It looks like I need to get a flash I can use remotely for some octopus images for a magazine article. :D
  7. kinetic

    kinetic Webmaster

    sb600 is awesome. I used my sb600 on the d70 as well. It's awesome!! works just as well on the 70 as the d80.

    They're not too expensive, though I hear they're actually dwindling in number right now on shelves right now, so you might have to wait a week or so for the current shops to restock on the big name stores like BH / Ado. But you'll probably find them in your favorite camera shop still =)
  8. GreshamH

    GreshamH Guest

    So you want to use the SB-600 remotely?

    How does this work Art? Does it use an onboard IR emittor in the D70/D80 to controll the SB-600? Do you need another device, or remote cord to do this?
  9. Thales

    Thales Past President

    I looked it up gresh -

    You onboard flash triggers the remote.


    It looks like you can even block the onboard so it doesn't reflect off the tank glass but will trigger the remote.

    From the best buy website, it look like almost all in the area have them in stock.

    Yay - more money!

    ART - do you know if you can wire it to the camera?
  10. Thales

    Thales Past President


    I also just mounted my video dive light on my D70 and it looks pretty good!
  11. kinetic

    kinetic Webmaster

    no extra equipment needed to fire the SB's remotely from a d70/d80.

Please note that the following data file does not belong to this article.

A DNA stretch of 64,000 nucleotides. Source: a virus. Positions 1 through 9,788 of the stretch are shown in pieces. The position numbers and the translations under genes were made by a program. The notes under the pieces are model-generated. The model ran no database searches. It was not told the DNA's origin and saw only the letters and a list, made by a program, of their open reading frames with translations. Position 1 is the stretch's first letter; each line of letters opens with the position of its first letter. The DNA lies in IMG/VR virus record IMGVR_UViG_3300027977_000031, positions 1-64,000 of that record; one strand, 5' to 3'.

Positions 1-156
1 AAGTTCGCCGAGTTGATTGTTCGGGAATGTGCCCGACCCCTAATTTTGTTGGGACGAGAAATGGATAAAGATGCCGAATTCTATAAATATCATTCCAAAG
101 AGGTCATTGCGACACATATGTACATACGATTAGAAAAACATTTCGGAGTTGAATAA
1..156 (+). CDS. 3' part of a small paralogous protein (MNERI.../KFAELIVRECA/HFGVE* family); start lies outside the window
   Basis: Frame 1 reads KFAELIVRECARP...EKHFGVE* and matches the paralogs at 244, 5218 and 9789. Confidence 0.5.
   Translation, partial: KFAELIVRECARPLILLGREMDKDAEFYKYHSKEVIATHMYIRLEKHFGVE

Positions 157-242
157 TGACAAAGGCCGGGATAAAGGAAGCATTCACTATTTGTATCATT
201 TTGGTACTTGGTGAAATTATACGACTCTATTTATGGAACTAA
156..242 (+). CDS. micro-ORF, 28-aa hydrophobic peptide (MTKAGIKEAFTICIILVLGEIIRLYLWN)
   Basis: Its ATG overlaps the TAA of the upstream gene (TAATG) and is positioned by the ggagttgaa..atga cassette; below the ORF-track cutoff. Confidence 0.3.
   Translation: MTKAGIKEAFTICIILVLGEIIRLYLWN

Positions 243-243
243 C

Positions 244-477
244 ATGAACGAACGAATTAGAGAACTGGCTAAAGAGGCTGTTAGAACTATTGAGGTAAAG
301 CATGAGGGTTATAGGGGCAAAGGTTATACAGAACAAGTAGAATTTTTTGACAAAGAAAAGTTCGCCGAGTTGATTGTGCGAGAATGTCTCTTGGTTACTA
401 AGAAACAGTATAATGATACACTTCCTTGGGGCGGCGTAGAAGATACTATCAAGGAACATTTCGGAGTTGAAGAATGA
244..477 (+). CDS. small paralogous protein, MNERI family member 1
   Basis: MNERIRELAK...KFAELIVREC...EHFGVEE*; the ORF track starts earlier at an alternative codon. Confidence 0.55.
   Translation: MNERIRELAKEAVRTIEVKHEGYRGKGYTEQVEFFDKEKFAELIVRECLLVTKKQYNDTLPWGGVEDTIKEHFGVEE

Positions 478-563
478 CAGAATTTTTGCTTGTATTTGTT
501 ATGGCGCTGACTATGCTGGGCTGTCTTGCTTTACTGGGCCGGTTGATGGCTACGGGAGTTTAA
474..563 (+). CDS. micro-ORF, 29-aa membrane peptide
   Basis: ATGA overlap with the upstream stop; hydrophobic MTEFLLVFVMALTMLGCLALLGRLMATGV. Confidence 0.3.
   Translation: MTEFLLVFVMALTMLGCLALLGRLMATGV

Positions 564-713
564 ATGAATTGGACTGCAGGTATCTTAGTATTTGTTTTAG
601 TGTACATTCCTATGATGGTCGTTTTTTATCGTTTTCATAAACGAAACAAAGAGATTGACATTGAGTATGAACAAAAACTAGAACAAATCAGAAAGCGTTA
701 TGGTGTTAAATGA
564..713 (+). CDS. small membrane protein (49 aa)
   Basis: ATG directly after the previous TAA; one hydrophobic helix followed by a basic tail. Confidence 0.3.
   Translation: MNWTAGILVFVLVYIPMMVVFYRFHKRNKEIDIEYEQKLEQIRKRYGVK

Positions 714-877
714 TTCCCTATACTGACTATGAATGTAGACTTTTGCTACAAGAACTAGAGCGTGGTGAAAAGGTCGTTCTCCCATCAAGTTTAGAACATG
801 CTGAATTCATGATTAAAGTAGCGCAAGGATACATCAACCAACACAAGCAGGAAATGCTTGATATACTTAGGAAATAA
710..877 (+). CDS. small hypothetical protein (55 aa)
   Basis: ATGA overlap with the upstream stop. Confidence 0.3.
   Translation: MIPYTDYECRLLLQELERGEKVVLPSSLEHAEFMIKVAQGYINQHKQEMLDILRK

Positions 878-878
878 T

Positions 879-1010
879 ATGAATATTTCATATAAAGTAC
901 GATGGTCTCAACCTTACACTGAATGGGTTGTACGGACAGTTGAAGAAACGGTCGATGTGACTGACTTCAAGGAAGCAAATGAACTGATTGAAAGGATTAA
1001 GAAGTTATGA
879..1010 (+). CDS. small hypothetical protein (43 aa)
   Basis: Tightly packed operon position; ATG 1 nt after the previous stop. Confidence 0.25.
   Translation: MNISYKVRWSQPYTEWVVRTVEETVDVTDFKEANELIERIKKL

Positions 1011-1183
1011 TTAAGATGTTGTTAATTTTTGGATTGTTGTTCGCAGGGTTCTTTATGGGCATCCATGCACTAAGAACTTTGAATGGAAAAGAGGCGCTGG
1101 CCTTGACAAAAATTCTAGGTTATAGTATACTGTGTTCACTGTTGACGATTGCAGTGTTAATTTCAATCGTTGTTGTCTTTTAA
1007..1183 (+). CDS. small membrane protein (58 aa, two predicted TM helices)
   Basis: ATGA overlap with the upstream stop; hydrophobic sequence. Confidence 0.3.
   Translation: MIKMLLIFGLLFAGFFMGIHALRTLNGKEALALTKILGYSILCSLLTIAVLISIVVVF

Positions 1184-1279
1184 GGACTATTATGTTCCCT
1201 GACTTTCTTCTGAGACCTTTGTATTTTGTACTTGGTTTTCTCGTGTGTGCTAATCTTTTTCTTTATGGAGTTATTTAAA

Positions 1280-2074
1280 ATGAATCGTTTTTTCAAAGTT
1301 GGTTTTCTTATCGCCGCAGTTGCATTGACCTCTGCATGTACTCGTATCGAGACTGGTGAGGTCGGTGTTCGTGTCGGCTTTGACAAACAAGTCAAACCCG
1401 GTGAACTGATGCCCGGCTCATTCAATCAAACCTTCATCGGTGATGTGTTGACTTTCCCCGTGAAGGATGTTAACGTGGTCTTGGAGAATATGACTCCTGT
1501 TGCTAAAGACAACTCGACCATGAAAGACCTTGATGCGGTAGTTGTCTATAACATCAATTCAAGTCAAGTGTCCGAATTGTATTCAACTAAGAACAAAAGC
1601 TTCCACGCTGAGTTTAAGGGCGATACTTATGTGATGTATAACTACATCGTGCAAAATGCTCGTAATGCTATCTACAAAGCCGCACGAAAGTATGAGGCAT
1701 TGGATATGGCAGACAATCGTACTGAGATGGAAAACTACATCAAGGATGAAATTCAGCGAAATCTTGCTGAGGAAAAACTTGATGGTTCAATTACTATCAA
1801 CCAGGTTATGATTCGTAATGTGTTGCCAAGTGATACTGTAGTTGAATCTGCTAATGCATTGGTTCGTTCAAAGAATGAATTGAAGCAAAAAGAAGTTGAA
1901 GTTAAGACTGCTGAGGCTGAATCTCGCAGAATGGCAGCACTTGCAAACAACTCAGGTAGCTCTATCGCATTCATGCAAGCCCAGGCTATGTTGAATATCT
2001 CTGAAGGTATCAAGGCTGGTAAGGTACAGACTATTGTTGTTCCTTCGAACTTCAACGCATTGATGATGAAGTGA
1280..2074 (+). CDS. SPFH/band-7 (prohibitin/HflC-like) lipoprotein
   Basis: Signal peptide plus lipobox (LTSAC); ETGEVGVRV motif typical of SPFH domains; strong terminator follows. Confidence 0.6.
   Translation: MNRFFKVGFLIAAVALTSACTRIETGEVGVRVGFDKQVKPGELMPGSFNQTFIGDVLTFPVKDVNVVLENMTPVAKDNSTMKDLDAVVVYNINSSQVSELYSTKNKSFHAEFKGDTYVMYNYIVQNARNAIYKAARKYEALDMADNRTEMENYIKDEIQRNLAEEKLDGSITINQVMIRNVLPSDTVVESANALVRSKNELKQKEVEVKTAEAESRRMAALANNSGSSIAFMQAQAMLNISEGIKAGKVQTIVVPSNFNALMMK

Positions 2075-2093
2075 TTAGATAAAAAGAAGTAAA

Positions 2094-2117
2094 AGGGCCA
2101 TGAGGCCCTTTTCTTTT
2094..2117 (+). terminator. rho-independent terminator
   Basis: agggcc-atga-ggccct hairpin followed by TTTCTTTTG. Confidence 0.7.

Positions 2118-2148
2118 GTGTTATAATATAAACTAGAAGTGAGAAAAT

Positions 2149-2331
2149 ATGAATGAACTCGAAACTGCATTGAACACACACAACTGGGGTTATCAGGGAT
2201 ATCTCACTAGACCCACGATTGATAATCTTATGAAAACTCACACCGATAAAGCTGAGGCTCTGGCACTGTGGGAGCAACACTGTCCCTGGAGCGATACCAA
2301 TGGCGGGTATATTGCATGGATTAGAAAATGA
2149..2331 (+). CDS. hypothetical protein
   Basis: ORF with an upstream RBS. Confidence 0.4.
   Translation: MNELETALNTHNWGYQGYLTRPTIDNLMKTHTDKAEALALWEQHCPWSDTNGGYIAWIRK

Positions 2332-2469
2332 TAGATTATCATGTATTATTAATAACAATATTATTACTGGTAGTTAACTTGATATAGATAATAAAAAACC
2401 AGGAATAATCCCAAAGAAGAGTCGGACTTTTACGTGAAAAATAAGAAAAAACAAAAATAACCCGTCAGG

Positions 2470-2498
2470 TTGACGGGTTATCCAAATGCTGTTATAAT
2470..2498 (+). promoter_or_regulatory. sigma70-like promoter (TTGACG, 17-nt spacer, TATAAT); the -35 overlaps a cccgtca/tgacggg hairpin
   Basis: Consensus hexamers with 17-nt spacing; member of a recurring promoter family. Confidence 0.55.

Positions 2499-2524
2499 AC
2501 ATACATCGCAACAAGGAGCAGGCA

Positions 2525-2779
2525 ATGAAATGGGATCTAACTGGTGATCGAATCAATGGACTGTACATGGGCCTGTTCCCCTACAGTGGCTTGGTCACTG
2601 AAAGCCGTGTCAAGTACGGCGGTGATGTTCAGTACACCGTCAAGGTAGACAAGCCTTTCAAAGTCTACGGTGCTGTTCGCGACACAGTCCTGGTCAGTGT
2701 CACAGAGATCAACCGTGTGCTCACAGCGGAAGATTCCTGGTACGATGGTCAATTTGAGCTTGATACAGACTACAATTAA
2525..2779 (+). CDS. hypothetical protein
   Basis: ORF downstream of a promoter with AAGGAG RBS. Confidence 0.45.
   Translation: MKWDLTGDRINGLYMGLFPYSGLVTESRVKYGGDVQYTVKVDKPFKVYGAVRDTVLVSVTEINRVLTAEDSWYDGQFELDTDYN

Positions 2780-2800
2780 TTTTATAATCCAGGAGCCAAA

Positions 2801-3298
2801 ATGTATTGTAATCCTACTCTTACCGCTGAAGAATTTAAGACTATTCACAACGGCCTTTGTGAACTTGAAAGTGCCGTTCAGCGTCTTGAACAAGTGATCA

and yes, you should usually never need the onboard flash even when firing remotely. If you need a different angle for a filler flash for example, just get another SB 600 / 800 ;)
  12. kinetic

    kinetic Webmaster

    btw, yes you can get a chord for the flashes if you choose to. these chords are cheap! though realy not needed unless you're in EXTREME conditions.
  13. Thales

    Thales Past President

    I thought I read that the onboard flash is what triggered the remote flash. is I wrong? :D
  14. kinetic

    kinetic Webmaster

    [quote author=Thales link=topic=1888.msg18101#msg18101 date=1175235965]
    I thought I read that the onboard flash is what triggered the remote flash. is I wrong? :D

    nono I think you got it right, I meant to just say I have my onboard disabled even in command mode ;)
  15. Thales

    Thales Past President